With regard to the announced passing of the Bill on the Rights of War Veterans, Disabled War Veterans, Civilian Invalids of War and their Family Members (Bill), human rights organizations and victims’ associations use this opportunity to draw the attention of the public and international community once more to the lack of harmonization of the provisions in this Bill with the mandatory provisions for the protection of human rights, and they call upon the Ministry of Labour, Employment and Veterans and Social Policy (Ministry) to withdraw the Bill from the adoption procedure, and the Government of the Republic of Serbia and the National Assembly to draft and pass a new Bill based on the Model Law on the Rights of Civilian Victims of Human Rights Violations Committed during and in Connection with Armed Conflicts in the Period 1991-2001, which contains normative solutions for the realization of the rights of victims in accordance with international agreements on the protection of human rights and other international standards in the provision of reparation to victims.
The currently applicable Law on Civilian Invalids of War, which is intended to be replaced by the Bill, was passed in 1996. This Law represents an example of legalized discrimination against citizens without precedent in the legal system of Serbia. The Law effectively excludes from the realization of their rights at least 15,000 persons living in Serbia today, who as civilians personally endured violence during the wars or in relation to the wars on the territory of the former Yugoslavia, or who lost close family members in those circumstances. These persons include victims of sexual violence, victims suffering from mental consequences of violence, families of the missing, victims of Serbian forces, victims who suffered on the territory of other countries, and so forth.
The Law has been subject to the criticism of a number of international institutions monitoring the respect for human rights in Serbia for years now. These organizations include: 1) Council of Europe Commissioner for Human Rights, Nils Muižnieks [Report following the visit to Serbia in March this year]; 2) European Commission [2015 and 2014 Serbia Progress Reports; 3) UN Committee on Enforced Disappearances [Concluding Observations on the application of the Convention on Enforced Disappearances in Serbia, 2015]; 4) UN Human Rights Council Working Group for Enforced Disappearances [Report following the visit to Serbia in June 2014]; 5) UN Human Rights Committee [Concluding Remarks on the application of the International Covenant on Civil and Political Rights in Serbia, 2011], et al.
Despite all this, in December 2014 the Ministry presented a Bill which contains all of the shortcomings of the existing legal framework. The Bill was also drafted without any sort of participation of victims’ associations and organizations dealing with the protection of victims’ rights. Public debate about the Bill lasted for twenty days only. As for the numerous remarks and comments made by the Humanitarian Law Center, including the request for the withdrawal of the Bill and the drafting of a new Bill, the Ministry sent a letter to the HLC, only in March of this year, informing it not about the conclusions reached on the public debate, which have never been publicized, but simply that the comments sent would “be present during the process of drafting the final version of the Bill”.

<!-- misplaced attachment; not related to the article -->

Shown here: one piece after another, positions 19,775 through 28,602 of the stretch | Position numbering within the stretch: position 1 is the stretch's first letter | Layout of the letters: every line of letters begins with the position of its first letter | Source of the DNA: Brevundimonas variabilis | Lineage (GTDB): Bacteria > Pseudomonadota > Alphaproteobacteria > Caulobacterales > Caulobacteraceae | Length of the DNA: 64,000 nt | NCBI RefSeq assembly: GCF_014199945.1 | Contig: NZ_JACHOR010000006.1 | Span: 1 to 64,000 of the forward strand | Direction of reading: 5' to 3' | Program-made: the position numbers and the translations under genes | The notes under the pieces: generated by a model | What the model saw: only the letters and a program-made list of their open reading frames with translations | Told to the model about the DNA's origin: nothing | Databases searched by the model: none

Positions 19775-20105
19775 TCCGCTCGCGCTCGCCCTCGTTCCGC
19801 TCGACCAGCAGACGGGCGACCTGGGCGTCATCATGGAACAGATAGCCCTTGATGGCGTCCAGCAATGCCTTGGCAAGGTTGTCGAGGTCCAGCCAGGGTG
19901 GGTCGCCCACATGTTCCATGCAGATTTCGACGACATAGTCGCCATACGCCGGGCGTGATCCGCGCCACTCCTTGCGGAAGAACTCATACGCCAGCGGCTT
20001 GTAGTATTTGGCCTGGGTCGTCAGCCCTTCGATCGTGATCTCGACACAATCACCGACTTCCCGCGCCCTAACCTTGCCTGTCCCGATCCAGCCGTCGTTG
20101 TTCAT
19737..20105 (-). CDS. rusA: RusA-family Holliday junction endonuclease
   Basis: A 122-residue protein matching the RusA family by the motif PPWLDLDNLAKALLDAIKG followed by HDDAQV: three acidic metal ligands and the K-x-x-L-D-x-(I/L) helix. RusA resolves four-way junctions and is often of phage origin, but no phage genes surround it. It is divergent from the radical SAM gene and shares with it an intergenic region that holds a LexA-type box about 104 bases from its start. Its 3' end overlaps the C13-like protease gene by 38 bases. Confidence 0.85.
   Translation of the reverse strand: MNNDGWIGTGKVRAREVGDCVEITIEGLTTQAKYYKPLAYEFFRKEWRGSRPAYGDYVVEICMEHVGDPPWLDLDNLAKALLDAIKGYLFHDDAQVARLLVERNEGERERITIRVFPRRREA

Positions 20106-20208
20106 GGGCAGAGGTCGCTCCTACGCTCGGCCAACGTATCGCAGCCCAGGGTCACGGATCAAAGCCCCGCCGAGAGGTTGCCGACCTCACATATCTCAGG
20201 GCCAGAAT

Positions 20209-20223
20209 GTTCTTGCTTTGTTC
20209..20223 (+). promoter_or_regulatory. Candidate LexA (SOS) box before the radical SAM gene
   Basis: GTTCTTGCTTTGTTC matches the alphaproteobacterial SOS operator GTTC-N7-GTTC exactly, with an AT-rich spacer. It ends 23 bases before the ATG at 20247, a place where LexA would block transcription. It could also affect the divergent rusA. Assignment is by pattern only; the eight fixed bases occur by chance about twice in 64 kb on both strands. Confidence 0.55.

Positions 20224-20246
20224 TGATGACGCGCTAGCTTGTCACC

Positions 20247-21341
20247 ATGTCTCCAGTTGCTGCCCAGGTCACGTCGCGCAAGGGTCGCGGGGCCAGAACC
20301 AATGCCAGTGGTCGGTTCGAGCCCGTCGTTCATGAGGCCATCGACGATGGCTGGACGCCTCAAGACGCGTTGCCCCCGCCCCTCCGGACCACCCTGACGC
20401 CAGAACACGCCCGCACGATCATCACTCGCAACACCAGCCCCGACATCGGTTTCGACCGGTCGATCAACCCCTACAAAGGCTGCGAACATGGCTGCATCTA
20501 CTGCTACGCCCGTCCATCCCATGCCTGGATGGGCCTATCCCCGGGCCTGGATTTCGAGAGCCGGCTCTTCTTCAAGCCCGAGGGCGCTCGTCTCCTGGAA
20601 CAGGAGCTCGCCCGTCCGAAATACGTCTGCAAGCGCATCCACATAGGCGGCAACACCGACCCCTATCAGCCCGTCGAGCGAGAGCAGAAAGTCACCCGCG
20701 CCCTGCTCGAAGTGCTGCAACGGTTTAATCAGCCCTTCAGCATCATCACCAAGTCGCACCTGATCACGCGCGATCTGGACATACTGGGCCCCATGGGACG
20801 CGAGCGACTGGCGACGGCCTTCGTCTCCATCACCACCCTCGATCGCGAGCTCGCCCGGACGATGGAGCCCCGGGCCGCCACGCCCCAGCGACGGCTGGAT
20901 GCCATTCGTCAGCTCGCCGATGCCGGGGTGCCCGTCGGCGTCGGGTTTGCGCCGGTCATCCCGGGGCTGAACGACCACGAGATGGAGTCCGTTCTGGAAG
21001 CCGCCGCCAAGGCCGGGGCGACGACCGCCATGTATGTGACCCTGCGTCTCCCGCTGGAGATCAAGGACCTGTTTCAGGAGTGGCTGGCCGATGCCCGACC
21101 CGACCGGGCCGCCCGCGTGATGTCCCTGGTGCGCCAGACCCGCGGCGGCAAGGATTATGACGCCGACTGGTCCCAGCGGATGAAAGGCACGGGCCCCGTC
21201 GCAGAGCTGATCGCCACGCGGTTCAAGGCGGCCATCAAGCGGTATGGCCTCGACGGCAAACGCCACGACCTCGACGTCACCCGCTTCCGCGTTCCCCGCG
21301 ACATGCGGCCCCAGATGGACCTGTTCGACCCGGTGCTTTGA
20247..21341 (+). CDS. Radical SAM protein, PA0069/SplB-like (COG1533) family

Minister Aleksandar Vulin has recently stated, when faced with the interest expressed by the media for the marking of the anniversary of the crime in Sjeverin and the non-recognition of the status of civilian victims of war to the victims of this crime, that the Ministry has sent the amended Bill to the European Integration Office of the Government of Serbia for obtaining their opinion, after which it will be sent to the Government for adoption.
According to the statements that the representatives of this Ministry have given to the media, the amended Bill is not in any way different from the original text, except for its recognition of the status of the families of missing persons. The HLC has addressed a request to the Ministry to provide the amended draft of the Bill for the public to see, but the Ministry has not responded to this request to date, even though the deadline for acting upon the request set by the Law on Free Access to Information of Public Importance has expired.
We would like to add that the failure of the respective Ministry and the Government of the Republic of Serbia to act on this issue is not in line with the Action Plan for Chapter 23 within the EU accession negotiations, which has recently been adopted by the Government. Upon the recommendation of the HLC, this document envisages that domestic legal provisions shall be harmonized with the notion of a victim in international agreements on the protection of human rights, and this should be done during the 1st and 2nd quarters of 2016 within the competences of the Ministry of Justice. Accordingly, the drafting of the Bill is in direct violation of the obligations assumed in the Action Plan with regard to the essential reform of the regulation of the rights of civilian victims of war and with regard to the competences of the Ministry.
Humanitarian Law Center
Coalition Against Discrimination comprising: Centre for Advanced Legal Studies, Civil Rights Defenders, Labris – Organization for Lesbian Human Rights, CHRIS – Network of Committees for Human Rights, Association of Disabled Students, Gayten LGBT, PRAXIS and Regional Minority Centre
Coalition for Access to Justice comprising: Centre for Advanced Legal Studies, Civil Rights Defenders, CHRIS – Network of Committees for Human Rights, Humanitarian Law Center, Youth Initiative for Human Rights, Independent Journalists’ Association of Vojvodina, Sandžak Committee for the Protection of Human Rights and Freedoms, NUNS and PRAXIS